Managing the Climate Challenge Institutional and Resource Limitations Several reports have found that current U.S. institutions at virtually every scale lack the mandate, the information, and/or the professional capacity to select and implement climate change adaptations that will reduce risk sufficiently, even when these adapta- tion actions are urgently needed (Moser, 2009b; NRC, 2009a,b). New institutions and bridging organizations will be needed to facilitate the communication and integrated planning required to address complex intersectoral problems that cross geographic scales (ACC: Informing an Effective Response to Climate Change; NRC, 2010a). Moreover, the availability of funding for climate change adaptation at most levels of government has been highly constrained, and there are few public-sector entities that have identi- fied resources for adaptation (NRC, 2009a). Identifying new financial resources that can be directed toward adaptation might be difficult in any case, but it is particularly challenging as the worldâs major economies struggle to recover from the worst recession in decades. The vagaries of economic cycles and the associated political volatility make it clear that adaptation efforts need consistent sources of funding over time because âstop-and-goâ efforts are far more ex- pensive and far less effective. Mainstreaming adaptation considerations and outcomes into decisions with climate-sensitive consequences (such as reauthorization of laws af- fecting land and water use, the National Flood Insurance Program, or the Coastal Zone Management Act) is one way to reduce cost, provide incentives to adaptation, and perhaps smooth the intensity of adaptation efforts (see Box 4.8 later in this chapter). Notwithstanding efforts to reduce costs, the total expenditures on adaptation will most likely have to be substantial and grow over time. There is very little reliable source material, however, on the total financial costs of adaptation, particularly for the United States. To be sure, some studies apply uniform and, in many cases, simple rules to estimate how societies will adapt and the cost of such adaptations. Such a âtop- downâ approach often does not sufficiently account for geographic variation in vulner- abilities, adaptations, and costs, and it usually fails to distinguish between voluntary and policy-driven adaptation. Some recent studies have attempted to estimate either global costs of adaptation or total costs for developing countries. For example, the United Nations Framework Convention on Climate Change (UNFCCC, 2007) estimates annual costs of $49 to $170 billion for global adaptation by 2030, and the World Bank (2009) estimates annual costs of $75 to $100 billion by 2050 in developing countries alone. Parry et al. (2009) concluded that the UNFCCC (2007) estimate may be too low by a factor of 2 to 3.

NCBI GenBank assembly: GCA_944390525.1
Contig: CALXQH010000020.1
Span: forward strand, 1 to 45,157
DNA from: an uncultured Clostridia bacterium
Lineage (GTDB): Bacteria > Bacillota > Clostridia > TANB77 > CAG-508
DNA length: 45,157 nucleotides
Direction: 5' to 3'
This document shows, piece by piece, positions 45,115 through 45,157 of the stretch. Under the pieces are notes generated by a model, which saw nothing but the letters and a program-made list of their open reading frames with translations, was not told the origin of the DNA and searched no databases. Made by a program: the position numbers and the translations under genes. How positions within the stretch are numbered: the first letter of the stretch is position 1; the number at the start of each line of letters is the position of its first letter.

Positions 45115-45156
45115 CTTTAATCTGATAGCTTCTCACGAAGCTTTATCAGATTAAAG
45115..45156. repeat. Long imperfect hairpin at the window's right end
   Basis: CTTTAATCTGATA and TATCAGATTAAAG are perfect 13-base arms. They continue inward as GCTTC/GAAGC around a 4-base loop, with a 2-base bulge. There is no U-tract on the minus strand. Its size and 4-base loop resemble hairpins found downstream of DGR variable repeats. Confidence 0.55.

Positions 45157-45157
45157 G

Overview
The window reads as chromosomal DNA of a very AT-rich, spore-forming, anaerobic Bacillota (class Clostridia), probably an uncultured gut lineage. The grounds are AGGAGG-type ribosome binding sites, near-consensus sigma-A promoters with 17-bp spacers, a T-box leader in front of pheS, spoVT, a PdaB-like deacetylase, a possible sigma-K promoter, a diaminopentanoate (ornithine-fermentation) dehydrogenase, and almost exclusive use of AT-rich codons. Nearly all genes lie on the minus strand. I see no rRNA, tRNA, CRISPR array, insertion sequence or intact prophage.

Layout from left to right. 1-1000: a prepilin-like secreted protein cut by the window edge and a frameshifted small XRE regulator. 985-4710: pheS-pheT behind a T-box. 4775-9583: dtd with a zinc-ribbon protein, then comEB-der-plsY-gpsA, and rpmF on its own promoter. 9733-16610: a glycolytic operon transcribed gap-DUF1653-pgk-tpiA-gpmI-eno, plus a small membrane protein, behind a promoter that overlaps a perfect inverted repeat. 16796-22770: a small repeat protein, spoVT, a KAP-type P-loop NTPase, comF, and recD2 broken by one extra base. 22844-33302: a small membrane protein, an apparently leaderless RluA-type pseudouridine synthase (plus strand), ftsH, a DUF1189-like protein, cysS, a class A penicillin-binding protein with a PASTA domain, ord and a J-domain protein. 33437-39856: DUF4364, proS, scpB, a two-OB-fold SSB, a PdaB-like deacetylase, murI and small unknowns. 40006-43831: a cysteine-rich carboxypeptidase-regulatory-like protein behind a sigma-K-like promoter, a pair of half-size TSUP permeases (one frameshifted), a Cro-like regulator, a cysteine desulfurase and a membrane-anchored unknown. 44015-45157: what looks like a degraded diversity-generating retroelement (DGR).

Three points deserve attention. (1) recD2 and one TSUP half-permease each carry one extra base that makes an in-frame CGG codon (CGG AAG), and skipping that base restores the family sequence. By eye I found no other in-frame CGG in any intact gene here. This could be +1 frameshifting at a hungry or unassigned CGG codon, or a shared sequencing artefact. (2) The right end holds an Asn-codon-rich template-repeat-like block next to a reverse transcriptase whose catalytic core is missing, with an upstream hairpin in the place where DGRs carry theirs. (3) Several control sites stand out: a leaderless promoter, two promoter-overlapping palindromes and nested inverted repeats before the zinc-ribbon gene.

A D A P T I N G T O T H E I M PA C T S O F C L I M AT E C H A N G E The literature does not contain comprehensive estimates of adaptation costs in the United States, but early estimates for some sectors have been published. For example, it has been estimated that the cumulative infrastructure costs of protecting low-lying coastal areas in the United States from up to a 3-foot sea level rise could reach more than $100 billion (Neumann et al., 2000), which avoids even larger losses to property and land values. The cumulative costs of adapting water resource infrastructure to cli- mate change in 2050 are estimated to be half a trillion dollars (CH2MHill, 2009). These studies suggest that the annual financial costs of worthwhile adaptation in the United States could be tens of billions of dollars by midcentury. Although the lack of funding is a much more serious concern in developing countries, it is clear that the United States has failed to properly maintain existing water, waste- water, transportation, and energy infrastructure even for the climate that it faces now (see AWWA, March 2009,1 estimates of infrastructure repair needs). As a result, there is already an âadaptation deficit.â The need to cope with a dynamic climate that will pose new threats over time only adds to the challenge and will most likely increase the costs of investing in infrastructure. MANAgINg THE RISK Adaptation is fundamentally a risk-management strategy. Risk is a combination of the magnitude of the potential consequences and the likelihood that they will occur. Managing risk in the context of adapting to climate change involves using the best available social and physical science to understand the likelihood of climate impacts and their associated consequences, then selecting and implementing the response options that seem most effective. Because knowledge about future impacts and the effectiveness of response options will evolve, policy decisions to manage risk can be improved if they incorporate the concept of âadaptive management,â which implies monitoring of progress in real time and changing management practices based on learning and as a recognition of changing conditions (ACC: Informing an Effective Response to Climate Change, NRC, 2010a; NRC, 2009a; NRC, 2004) is incorporated. The National Research Council (NRC, 2009a, p. 76) report states, âRather than presuming that managers make one-time decisions on the basis of the best existing knowledge, 1 The U.S. Environmental Protection Agencyâs quadrennial assessment now estimates that $334.8 billion needs to be spent over the next 20 years on drinking water infrastructure needs. The American Society of Civil Engineers (ASCE) 2009 Report Card for Americaâs Infrastructure, which gave drinking water and waste- water infrastructure a grade of Dâ, cited investment needs totaling around $1 trillion for both water and wastewater over the same period. ASCE estimates the funding shortfall on drinking water projects alone will be $11 billion annually.